On-trend sample chairs by the on-demand furniture startup, Cloth & Company.
Photos: Courtesy of Cloth & Company

The home goods industry is getting a makeover.

By Erin Griffith
June 14, 2017

By virtue of its inventory, the furniture industry is a bit clunky. But it’s about to get a lot more nimble, thanks to technological breakthroughs, shifting consumer demands, and the arrival of fast-moving competition from Amazon amzn .

For a roadmap, look to the apparel industry’s shift to “fast fashion.” In the last decade, disruptive chains like Zara and H&M have trained consumers to expect up-to-the-minute trends in stores faster, cheaper, and with greater selection. The result? Consumers no longer limit clothing shopping to once a season—they can refresh their closet with cheap, trendy runway knock-offs every few weeks.

Now, that same customer demand is upending the furniture and home goods industry, a $100 billion corner of U.S. retail. Today’s furniture shoppers want the same thing they want from their clothing retailers: faster, cheaper, and with greater selection. “People are engaging with their home spaces or office spaces very similarly to how they engage with their wardrobes. A space is never really done—it becomes a continual reflection of themselves,” says Noa Santos, CEO and co-founder of Homepolish, an on-demand interior design service. The idea of waiting eight weeks for a couch delivery seems absurd, especially to younger consumers.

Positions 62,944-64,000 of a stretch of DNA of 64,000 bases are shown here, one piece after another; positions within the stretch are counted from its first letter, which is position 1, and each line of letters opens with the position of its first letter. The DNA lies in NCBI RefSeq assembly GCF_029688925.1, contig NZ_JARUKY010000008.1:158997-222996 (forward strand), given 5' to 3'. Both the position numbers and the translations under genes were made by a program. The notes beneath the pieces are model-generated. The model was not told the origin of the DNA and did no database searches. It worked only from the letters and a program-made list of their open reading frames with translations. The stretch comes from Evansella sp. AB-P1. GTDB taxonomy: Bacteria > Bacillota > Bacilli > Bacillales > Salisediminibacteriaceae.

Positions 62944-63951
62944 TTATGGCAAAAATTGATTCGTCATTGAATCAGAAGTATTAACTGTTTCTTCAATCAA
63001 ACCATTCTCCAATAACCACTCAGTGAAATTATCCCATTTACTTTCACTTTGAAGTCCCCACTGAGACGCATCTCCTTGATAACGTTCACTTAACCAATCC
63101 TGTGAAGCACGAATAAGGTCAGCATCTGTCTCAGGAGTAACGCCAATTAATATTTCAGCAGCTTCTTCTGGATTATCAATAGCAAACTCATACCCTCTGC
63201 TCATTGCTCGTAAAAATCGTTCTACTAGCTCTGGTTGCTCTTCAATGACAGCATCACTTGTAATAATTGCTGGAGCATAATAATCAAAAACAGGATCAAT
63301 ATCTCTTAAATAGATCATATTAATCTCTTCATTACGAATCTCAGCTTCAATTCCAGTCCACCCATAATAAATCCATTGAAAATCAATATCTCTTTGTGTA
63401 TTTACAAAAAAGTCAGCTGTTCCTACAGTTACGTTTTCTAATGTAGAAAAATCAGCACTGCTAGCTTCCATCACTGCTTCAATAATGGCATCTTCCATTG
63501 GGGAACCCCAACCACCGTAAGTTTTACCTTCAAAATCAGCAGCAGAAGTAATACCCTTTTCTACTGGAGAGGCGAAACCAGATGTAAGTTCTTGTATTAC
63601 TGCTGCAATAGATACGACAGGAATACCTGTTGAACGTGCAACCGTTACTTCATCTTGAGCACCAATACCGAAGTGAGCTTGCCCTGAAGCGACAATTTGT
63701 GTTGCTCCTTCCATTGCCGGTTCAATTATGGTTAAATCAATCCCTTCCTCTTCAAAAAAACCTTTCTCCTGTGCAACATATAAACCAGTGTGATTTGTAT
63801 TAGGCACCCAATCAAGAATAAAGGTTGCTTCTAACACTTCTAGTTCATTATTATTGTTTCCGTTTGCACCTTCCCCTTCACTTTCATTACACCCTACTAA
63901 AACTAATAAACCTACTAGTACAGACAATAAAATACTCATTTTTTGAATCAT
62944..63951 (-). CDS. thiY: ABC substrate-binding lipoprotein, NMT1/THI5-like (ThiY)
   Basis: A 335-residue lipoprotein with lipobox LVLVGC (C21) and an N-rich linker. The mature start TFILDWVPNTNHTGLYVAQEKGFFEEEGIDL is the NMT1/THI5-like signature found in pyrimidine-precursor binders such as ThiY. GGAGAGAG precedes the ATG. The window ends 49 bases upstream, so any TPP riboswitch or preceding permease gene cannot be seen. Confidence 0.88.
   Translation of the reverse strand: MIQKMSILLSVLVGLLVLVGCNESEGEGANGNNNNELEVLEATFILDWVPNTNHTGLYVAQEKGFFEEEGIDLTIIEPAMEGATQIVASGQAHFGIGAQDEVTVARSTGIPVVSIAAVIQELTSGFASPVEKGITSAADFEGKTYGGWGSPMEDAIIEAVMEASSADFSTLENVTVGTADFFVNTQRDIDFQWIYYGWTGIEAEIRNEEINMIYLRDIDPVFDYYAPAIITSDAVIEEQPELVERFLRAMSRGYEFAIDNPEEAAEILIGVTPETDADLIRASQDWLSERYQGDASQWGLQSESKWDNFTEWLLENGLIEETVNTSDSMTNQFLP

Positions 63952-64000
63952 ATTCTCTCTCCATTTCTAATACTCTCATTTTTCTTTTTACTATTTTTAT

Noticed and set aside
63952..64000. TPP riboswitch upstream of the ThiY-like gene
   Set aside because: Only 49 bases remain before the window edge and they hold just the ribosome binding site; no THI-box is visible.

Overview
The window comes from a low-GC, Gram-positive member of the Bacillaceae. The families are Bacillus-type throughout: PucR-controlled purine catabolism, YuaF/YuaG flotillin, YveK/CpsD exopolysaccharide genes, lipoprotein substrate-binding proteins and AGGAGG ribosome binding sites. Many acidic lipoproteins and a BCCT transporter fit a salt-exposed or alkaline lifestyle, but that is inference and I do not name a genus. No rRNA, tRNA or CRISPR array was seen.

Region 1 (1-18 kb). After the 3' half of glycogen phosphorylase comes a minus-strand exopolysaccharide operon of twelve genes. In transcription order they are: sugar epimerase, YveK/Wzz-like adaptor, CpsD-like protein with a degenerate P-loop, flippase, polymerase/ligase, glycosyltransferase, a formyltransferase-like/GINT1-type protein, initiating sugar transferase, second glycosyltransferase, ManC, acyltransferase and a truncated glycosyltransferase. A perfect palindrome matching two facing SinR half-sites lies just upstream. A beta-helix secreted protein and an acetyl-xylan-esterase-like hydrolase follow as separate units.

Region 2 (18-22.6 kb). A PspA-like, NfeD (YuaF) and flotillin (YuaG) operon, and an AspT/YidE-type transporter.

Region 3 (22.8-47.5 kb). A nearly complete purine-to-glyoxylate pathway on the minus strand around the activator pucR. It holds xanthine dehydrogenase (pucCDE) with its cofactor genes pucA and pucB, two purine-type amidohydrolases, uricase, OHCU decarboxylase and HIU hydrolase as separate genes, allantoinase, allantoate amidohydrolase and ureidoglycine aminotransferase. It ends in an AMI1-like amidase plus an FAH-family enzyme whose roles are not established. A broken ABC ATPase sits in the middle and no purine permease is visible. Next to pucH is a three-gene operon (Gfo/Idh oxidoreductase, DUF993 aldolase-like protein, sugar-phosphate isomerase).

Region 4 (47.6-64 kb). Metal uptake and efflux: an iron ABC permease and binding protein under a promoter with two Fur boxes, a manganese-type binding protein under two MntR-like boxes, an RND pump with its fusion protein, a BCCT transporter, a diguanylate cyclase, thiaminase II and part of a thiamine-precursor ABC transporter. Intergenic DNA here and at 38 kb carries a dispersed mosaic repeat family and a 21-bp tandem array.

That shift has created an opening for upstarts like Cloth & Company, co-founded by DwellStudio’s Christiane Lemieux, and which launched in October 2016. Taking advantage of advances in digital textile printing technology, the company custom-prints fabrics in-house, to order, in a matter of days. (Eight to 12-week lead times with high order minimums were standard in the past.) That means Cloth & Company holds no inventory, and can take more design risks and spin up partnerships with retailers like Target tgt and Amazon in a matter of a month, says co-founder Meganne Wecker.

For incumbent furniture players, the challenge ahead will be more about streamlining operations than improving design. Most people can’t tell the difference between a $15,000 Eames sofa and a $2,000 replica, especially on Instagram.

And as for Ikea, original “fast fashion” disrupter of the home industry? It stands to benefit from this shift. The Swedish juggernaut has already figured out the hardest parts of the equation—speed, price, and logistics. As access to better materials and production goods increases, the quality of its goods stands to improve. “It’s easier to go that way than in the other direction,” Santos says.

A version of this article appears in the June 15, 2017 issue of Fortune with the headline “Get Ready for Fast Furniture.”

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